his is an illustrated book by Matthew Linn, Sheila Fabricant Linn and Dennis Linn. They describe it as follows: ‘When we are hurt, we are tempted to either act as a passive doormat or to strike back and escalate the cycle of violence. We can avoid both of these temptations and find creative responses to hurts by moving through the five stages of forgiveness. In so doing, we discover the two hands of nonviolence: one hand that stops the person who hurts us and the other that reaches out, calms that person and offers new life. This book has healing processes so simple that children can use them.”
Contemporary society is the product of the disintegration of more or less natural or familial groupings. People are afraid, uncertain - and shut themselves away. But they need companions, friends with whom they can share their lives, their visions and their ideals; in short they need community. Jean Vanier, founder of the world-famous l'Arche community for the mentally handicapped and their helpers, has written a unique book. This is no dry and systematic treatise, but rather a brilliant series of starting points for reflection on the nature and meaning of community. 'Our communities should be signs of joy and celebration...If we are accepted with our limitations as well as our abilities, community gradually becomes a place of liberation...this terrible place can become one of life and growth.'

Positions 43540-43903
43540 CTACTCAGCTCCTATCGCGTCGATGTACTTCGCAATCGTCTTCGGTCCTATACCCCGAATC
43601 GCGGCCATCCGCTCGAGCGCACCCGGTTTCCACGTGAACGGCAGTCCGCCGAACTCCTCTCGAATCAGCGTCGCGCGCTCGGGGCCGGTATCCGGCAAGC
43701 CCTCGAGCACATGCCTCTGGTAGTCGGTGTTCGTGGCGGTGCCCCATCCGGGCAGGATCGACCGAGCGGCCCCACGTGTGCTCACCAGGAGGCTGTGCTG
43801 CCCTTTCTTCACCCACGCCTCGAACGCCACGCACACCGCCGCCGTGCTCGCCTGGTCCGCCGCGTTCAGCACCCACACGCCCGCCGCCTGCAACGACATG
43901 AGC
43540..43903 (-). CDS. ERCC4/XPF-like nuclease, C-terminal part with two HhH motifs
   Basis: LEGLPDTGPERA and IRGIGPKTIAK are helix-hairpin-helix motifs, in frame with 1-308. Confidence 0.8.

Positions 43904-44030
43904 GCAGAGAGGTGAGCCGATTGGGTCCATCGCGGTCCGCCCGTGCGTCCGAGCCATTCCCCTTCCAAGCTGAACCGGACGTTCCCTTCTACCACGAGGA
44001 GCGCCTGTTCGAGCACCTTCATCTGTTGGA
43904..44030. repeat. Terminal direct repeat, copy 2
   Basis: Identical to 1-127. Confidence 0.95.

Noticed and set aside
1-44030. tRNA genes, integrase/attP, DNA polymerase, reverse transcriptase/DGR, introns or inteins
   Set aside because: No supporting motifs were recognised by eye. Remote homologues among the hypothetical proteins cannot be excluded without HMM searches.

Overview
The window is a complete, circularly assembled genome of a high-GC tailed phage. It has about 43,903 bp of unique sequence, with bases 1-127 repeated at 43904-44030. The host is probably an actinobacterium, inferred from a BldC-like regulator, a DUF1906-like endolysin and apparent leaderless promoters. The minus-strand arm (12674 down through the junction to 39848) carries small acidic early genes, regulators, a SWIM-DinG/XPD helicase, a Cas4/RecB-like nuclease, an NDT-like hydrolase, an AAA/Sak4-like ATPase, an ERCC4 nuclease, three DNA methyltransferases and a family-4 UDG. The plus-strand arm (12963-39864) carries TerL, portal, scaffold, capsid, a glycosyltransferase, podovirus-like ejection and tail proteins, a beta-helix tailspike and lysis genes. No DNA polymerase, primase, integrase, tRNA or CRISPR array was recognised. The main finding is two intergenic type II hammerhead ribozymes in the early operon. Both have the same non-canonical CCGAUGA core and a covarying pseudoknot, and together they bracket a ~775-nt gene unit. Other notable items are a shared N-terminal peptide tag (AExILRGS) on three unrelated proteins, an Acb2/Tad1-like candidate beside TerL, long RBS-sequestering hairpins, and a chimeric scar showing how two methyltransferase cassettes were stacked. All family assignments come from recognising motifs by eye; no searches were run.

Praised by many as the most important contemporary book on Christian spirituality, this timeless classic has helped well over a million people discover a richer spiritual life infused with joy, peace and a deeper understanding of God.
This book explores the 'classic disciplines' of the Christian faith: the inward disciplines of meditation, prayer, fasting and study; the outward disciplines of simplicity, solitude, submission and service; and the corporate disciplines of confession, worship, guidance and celebration.
Thomas Merton's classic study of monastic prayer and contemplation brings a tradition of spirituality alive for the present day. But, as A M Allchin points out in his Introduction to this new edition, Contemplative Prayer also shows us the present day in a new perspective, because we see it in the light of a long and living tradition.
Merton stresses that in meditation we should not look for a 'method' or 'system' but cultivate an 'attitude' or 'outlook': faith, openness, attention, reverence, expectation, trust, joy. God is found in the desert of surrender, in giving up any expectation of a particular message and 'waiting on the Word of God in silence'.
Merton insists on the humility of faith, which he argues 'will do far more to launch us into the full current of historical reality than the pompous rationalisation of politicians who think they are somehow the directors and manipulators of history'.